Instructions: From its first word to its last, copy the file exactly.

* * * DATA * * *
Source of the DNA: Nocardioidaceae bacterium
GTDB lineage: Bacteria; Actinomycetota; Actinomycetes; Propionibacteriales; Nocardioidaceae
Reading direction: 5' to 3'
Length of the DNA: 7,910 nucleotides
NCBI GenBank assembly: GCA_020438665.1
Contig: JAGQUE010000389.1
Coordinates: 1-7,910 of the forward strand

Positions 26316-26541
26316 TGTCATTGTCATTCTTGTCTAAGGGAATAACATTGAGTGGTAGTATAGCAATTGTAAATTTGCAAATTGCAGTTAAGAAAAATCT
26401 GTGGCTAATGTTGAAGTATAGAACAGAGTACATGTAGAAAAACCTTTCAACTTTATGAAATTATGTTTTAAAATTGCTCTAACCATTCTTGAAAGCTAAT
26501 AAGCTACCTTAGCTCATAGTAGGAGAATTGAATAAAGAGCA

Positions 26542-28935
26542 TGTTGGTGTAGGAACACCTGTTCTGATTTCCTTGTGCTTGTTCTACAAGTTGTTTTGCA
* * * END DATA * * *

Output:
Source of the DNA: Nocardioidaceae bacterium
GTDB lineage: Bacteria; Actinomycetota; Actinomycetes; Propionibacteriales; Nocardioidaceae
Reading direction: 5' to 3'
Length of the DNA: 7,910 nucleotides
NCBI GenBank assembly: GCA_020438665.1
Contig: JAGQUE010000389.1
Coordinates: 1-7,910 of the forward strand

Positions 26316-26541
26316 TGTCATTGTCATTCTTGTCTAAGGGAATAACATTGAGTGGTAGTATAGCAATTGTAAATTTGCAAATTGCAGTTAAGAAAAATCT
26401 GTGGCTAATGTTGAAGTATAGAACAGAGTACATGTAGAAAAACCTTTCAACTTTATGAAATTATGTTTTAAAATTGCTCTAACCATTCTTGAAAGCTAAT
26501 AAGCTACCTTAGCTCATAGTAGGAGAATTGAATAAAGAGCA

Positions 26542-28935
26542 TGTTGGTGTAGGAACACCTGTTCTGATTTCCTTGTGCTTGTTCTACAAGTTGTTTTGCA